Learning lessons 

In the case of the Deepwater Horizon disaster, it seems that everything that could have gone wrong did go wrong. Thankfully, few of us are likely to face such a catastrophic event. But it’s not only major events that can cause critical problems for business continuity. Small events can quickly spiral out of control when poorly managed. That is why we have to plan for the worst and hope for the best. In the Deepwater Horizon example, instead of a co-ordinated and well-rehearsed damage limitation exercise, we saw BP become the news story. Both the media and the public have a preference for bad news. Allegations of incompetence and criminal negligence quickly followed, the results spiraled until the American public began to boycott then blockade BP filling stations.

Media management and communication must be part of a crisis management plan. If the media is allowed to get into a mindset that there is culpability, they will dig into that story. It is not enough to merely issue press statements or hope that your staff are saying the right thing on their respective social media outlets. Systematic, proactive handling of the situation in combination with effective management of the underlying incident is the only answer.

Deepwater Horizon provided us with a very clear demonstration of what can happen when the crisis management ball is dropped. If the right personnel are not in place, if they are not adequately trained and prepared, they will always struggle to deal with the handling of an incident, even a simple one.

Spot the problem and resolve to solve it

Smoking kills one person in every two of those who participate in the habit. But if two smokers were chatting during a smoke break, each would likely assume that the other one would be the unlucky one, not him/herself. Sadly, it seems that many businesses follow a similar logic when formulating crisis/disaster planning into their corporate plan.

In the event of an emergency, critical support from local and national agencies may not be forthcoming – their assets are finite and they will be prioritising their response accordingly. Governments generally require businesses to take care of their own incident response planning and preparation. Some do. But often this preparedness is honoured more in the breach than in the observance. The facts are sobering on this but there are many companies – and this includes some major names – which treat this as a box-ticking exercise. Many CEOs see this requirement as a chore at best and low-priority at worst and some simply don’t bother at all. It is estimated that as many as 80 percent of businesses will habitually fail to conduct an appropriate level of disaster/crisis planning and preparation into their business routine.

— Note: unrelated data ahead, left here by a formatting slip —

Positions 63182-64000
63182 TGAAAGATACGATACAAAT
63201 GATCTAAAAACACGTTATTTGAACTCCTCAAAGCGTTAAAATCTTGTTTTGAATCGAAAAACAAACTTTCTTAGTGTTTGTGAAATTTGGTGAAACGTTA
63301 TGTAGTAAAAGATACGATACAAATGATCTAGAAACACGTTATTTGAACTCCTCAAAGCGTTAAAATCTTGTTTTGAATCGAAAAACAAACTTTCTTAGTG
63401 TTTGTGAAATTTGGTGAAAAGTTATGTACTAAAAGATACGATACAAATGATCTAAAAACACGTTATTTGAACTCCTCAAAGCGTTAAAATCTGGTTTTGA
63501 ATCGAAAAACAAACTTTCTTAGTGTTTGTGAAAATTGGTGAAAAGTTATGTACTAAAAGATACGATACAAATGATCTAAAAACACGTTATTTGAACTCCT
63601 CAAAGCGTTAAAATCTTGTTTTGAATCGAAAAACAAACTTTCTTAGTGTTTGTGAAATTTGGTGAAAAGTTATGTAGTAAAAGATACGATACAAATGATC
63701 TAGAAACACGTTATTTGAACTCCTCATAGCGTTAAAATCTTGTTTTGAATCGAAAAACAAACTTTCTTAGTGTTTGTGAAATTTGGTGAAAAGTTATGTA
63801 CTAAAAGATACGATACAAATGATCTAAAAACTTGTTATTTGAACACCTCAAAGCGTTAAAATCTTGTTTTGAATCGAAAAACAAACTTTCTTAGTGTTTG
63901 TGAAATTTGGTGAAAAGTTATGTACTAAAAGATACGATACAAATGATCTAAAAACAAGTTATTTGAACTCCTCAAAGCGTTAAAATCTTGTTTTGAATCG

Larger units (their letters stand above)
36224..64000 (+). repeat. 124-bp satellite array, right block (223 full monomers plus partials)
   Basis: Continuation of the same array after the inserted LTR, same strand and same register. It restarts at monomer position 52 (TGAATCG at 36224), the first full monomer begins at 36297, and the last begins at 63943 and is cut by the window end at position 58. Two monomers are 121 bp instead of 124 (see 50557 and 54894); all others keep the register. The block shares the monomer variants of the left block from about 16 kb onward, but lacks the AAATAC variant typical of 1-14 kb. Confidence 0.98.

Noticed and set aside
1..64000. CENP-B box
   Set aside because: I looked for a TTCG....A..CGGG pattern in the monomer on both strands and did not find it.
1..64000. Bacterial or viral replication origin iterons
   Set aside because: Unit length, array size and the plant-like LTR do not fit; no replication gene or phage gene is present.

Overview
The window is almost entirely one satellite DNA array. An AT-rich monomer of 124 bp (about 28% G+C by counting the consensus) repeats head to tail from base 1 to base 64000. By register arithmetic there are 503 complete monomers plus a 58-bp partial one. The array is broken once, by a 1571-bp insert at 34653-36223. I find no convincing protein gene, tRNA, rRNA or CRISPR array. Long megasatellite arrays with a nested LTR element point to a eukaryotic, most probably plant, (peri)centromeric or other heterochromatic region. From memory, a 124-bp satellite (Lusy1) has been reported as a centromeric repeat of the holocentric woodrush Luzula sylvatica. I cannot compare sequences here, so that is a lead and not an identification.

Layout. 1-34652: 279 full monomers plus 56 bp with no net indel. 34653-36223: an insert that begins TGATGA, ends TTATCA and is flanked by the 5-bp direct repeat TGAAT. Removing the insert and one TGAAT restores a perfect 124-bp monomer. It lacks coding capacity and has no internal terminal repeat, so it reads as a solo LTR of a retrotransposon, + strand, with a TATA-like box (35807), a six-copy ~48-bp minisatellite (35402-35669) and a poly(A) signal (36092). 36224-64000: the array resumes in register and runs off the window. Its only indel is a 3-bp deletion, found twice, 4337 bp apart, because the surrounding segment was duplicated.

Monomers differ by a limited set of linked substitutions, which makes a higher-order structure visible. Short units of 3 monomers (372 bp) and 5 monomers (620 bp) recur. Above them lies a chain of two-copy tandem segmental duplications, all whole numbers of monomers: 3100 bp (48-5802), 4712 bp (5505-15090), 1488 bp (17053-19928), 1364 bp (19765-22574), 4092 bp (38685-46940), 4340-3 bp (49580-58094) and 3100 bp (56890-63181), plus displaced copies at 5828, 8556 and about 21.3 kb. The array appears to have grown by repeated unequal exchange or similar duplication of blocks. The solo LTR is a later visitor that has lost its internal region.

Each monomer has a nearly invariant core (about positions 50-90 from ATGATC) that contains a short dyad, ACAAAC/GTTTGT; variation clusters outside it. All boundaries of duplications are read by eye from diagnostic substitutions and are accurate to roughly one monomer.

That means that up to 80 percent of businesses have a potentially fatal flaw built into the fabric of whatever they do. Furthermore, resilience considerations should also include business partners, service providers and equipment providers. It is vital for businesses to consider if they could survive if one, some, or all of those elements were removed.

Some businesses will rely on the proactive promises of third party providers. This ticks the boxes and resolves some of the problems on the surface. It can work too, but only if the company proactively supervises/manages the relationship and the training includes these providers. Vigilance can wane with time and you can be sure that it is when focus is at its lowest, a mishap will occur.

A good example of where this type of arrangement went wrong is the 2012 Olympics. The UK government awarded the security contract for the games to Group4 (G4S). Their bid was low but G4S did not provide the required service level and the UK government was forced to deploy thousands of troops to fill the security gap. Unsurprisingly this company’s competence continues to be questioned by the media – as it has also bid for a similar role for the Commonwealth Games to be held in Scotland in 2014. The event caused major problems for the UK government, whose crisis management efforts were constantly playing catch-up with the media.